Irving Moskowitz has redeemed and reclaimed Jerusalem for the Jewish People, and has thus ensured that a united Jerusalem stays in Jewish hands, for generations. He has been at the pioneering forefront of the unfolding realization of the redemption process and the Zionist dream in Jerusalem. A modest and humble man of peace, who believed that Jews had the natural, moral and historical right, to buy and live in any neighborhood of Jerusalem, especially in an area, from where they were evicted. He also believed, that the only way to achieve basic peace and coexistence, with our Arab neighbors, was for Jews and Arabs to live together, under Jewish and Israeli sovereignty.

He felt the pain of the Holocaust with members of his own greater family perishing in Nazi Europe, and he knew first-hand, the concept of Judenrein. (Free of Jews).

Irving Moskowitz was not going to allow that to happen in Jerusalem – where Jews should be barred or forbidden to buy and live in peace anywhere in Jerusalem.

‘Judenrein’ would not apply in united Jerusalem for Irving and Cherna Moskowitz.

So, he purchased and purchased more, he built Jewish neighborhoods, he added Jewish life to the Holy Basin and thus easily stepped into the enormous shoes of Rothschild and Montefiore.

From his first “cheque” helping to purchase or redeem Yeshivat Chayei Olam (today Yeshivat Bratslav Shuvu Banim), till the unfolding building project of the Shefer Hotel (Ganei Yitzchak) near Mt Scopus and the Shimon HaTzaddik neighbourhood, Irving z”l and Cherna have been involved in nearly every significant building project in the eastern sectors of Jerusalem. The Moskowitz name is associated with nearly everything, from buildings like Beit Wittenberg, Beit Volero-Dolgin and Beit Knesset Ohel Yitzchak in the Old City…..Yeshivot – Ateret Yerushalayim, Shuvu Banim, Beit Orot and the Mechina in Beit Zion…neighbourhoods like Kidmat Zion and the old Yemenite Village of Shiloach and the “jewel in the crown” neighborhood of Maaleh HaZeitim.

The world would say no to Maaleh HaZeitim. The Arab League, UN, EU and even pressure from both US and Israeli authorities, would all try to stop Moskowitz. (“Stop Moskowitz Now” was their official call).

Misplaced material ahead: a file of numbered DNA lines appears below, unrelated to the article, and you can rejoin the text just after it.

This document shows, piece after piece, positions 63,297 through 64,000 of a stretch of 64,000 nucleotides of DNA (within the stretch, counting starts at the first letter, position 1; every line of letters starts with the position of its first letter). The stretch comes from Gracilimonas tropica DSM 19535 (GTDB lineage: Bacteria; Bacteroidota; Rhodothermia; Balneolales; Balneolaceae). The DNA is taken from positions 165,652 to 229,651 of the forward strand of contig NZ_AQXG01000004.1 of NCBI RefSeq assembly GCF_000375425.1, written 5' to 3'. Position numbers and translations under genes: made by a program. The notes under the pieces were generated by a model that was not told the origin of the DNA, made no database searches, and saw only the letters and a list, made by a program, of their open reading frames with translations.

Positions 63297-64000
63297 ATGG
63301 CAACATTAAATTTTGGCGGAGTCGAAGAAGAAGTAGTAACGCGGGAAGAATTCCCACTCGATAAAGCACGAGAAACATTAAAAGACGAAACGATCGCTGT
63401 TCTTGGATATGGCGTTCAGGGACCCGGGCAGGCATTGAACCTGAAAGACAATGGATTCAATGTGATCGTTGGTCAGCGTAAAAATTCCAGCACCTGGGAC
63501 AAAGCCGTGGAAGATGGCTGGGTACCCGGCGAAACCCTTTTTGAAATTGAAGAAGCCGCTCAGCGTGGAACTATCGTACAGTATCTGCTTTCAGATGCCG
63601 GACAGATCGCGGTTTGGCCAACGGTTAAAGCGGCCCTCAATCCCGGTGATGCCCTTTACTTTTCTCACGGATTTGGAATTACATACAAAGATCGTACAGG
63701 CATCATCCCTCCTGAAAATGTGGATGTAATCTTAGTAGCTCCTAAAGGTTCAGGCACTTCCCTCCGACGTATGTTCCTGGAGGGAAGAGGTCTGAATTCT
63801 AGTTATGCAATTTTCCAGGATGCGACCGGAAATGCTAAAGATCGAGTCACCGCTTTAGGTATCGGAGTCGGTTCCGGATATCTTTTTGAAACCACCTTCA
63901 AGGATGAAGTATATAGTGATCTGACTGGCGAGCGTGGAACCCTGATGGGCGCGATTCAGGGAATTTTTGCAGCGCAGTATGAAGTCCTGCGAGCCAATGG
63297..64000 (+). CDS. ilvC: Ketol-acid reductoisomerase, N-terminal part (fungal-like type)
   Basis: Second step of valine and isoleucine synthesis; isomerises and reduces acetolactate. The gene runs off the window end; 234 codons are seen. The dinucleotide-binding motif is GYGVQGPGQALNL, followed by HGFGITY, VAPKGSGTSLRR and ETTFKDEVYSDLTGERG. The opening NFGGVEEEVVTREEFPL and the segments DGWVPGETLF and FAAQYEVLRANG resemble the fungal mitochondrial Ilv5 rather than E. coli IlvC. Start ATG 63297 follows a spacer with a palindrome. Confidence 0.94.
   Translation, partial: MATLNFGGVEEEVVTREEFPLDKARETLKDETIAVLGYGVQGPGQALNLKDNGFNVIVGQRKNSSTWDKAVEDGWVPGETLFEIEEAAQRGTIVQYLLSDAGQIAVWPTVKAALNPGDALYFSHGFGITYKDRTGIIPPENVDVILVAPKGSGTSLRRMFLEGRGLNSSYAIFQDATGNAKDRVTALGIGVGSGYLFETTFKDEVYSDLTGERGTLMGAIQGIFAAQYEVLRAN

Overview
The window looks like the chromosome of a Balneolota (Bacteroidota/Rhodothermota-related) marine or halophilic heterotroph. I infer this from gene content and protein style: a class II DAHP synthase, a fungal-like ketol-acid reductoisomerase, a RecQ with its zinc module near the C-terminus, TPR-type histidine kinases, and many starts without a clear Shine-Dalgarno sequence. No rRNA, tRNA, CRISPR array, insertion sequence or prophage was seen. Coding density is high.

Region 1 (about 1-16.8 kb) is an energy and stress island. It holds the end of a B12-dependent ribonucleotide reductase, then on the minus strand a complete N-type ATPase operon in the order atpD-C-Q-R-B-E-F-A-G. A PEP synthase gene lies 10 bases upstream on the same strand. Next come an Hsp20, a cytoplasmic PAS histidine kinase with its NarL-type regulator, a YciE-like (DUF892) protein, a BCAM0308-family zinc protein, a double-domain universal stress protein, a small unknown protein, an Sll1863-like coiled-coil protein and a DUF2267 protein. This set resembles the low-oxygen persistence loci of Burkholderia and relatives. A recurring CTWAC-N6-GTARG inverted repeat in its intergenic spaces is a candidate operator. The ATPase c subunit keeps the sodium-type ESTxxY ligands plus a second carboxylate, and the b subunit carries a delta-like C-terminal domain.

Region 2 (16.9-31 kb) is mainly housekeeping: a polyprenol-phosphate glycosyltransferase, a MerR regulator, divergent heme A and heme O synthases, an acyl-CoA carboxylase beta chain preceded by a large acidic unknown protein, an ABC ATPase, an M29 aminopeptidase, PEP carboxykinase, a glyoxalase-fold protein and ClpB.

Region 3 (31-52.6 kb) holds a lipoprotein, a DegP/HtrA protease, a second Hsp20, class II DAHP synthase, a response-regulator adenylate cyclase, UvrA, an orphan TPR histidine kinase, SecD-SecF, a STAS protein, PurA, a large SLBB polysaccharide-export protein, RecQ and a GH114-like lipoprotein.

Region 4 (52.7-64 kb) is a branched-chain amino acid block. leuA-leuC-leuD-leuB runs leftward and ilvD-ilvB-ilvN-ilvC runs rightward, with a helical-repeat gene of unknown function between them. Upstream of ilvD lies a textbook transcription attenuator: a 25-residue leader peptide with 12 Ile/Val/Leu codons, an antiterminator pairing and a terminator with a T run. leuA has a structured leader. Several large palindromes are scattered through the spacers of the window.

But Hashem had His own road map, and Moskowitz together with Ateret Cohanim –  was Hashem’s partner.

Maaleh HaZeitim was built and today, over 100 Jewish families live on the slopes of the Mount of Olives.

On a very personal level, it is a tragic and sad day primarily for Cherna, their eight children, many grandchildren and the wider Moskowitz family.

But also on a national level, it is day of mixed emotions. On one hand, we mourn and are greatly saddened by Irving’s passing from this world. Ateret Cohanim has lost a true friend, and a unique partner. Jerusalem has lost its pillar and builder. Am Yisrael has lost a unique idealistic individual who is referred to as Boneh Yerushalayim.

But on the other hand, one can only be inspired, stand in pride and salute a giant, who has changed the face of Jerusalem and whose achievements for the Holy City, are second to none.

We also know, that Cherna (May she live to 120 years) and the Moskowitz family, who have totally supported Irving for all these years, will continue to walk proudly in Irving’s footsteps.

If the stones of Jerusalem could speak, they would say toda raba Dr. Moskowitz. They would speak of being dusty, dirty and lonely for 2000 years, until Irving z”l and Cherna came and walked the alleyways of Jerusalem.

If the stones of Jerusalem could speak, they would say – we mourn for the Master Builder and Craftsman of Jerusalem.

Yes – today, i mourn and cry for the “loss” of Irving, but I also wryly smile to the Heavens, for i’m in awe and admiration, of what Irving z”l achieved for Jerusalem, in his lifetime of 88 years, and i truly believe that G-d, is now welcoming “His Builder of United Jerusalem” with open arms, to help with the building “Jerusalem of the Heavens”, (Yerushalayim Shel Maalah).

Thank you Irving.

Chazak U’Baruch and long life Cherna.

 

In conclusion – it will be said to the mourning Moskowitz  family – throughout the Shiva “המקום ינחם אתכם בתוך שאר אבלי ציון וירושלים

May you be comforted by HaMakom along with the other mourners of Zion and Yerushalayim.

The standard understanding is that HaMakom – G-d, who is in every place, will give you comfort. Or, as was told to me when my father z”l sadly passed away last year – the knowledge of his soul-neshama going to Gan Eden-HaMakom, that will give comfort.

I think that in Irving’s case – we all have a third meaning of this comfort. HaMakom- as referred to in the Torah – is also Jerusalem. And so – when we look around anywhere in Jerusalem, we will see Irving Moskowitz. The knowledge and sight of Irvings contributions and achievements in Jerusalem. His redeeming and building the eternal united city – that too will give all of us, and hopefully the Moskowitz Family a lot of comfort.

יהי זכרו ברוך

Daniel


LIBI BAMIZRACH was the phrase of Rav Yehuda HaLevi zt’l, regarding our yearnings for Jerusalem, from the exile, throughout the centuries.

Dr Irving Moskowitz’s heart was always facing “east” towards Jerusalem, and he too had yearnings and dreams.

But Irving was able to actualize those yearnings and dreams, for his body, soul and essence was in Jerusalem.

G-d had a partner in building Jerusalem in this world. Dr Irving Moskowitz was that blessed partner, who built the walls, homes, centres of Torah learning, communities and ‘palaces’ of Jerusalem.

Now G-d has a beautiful, graceful, humble, experienced and fully committed partner to build Yerushalayim Shel Maaleh. (Jerusalem of the Heavens)

Thank you Irving.

From the “stones” of Jerusalem, who wish to cry, mourn and also speak on this sad day.

Daniel Luria

An Odor Of Intolerance At The Times

Monday, June 13th, 2016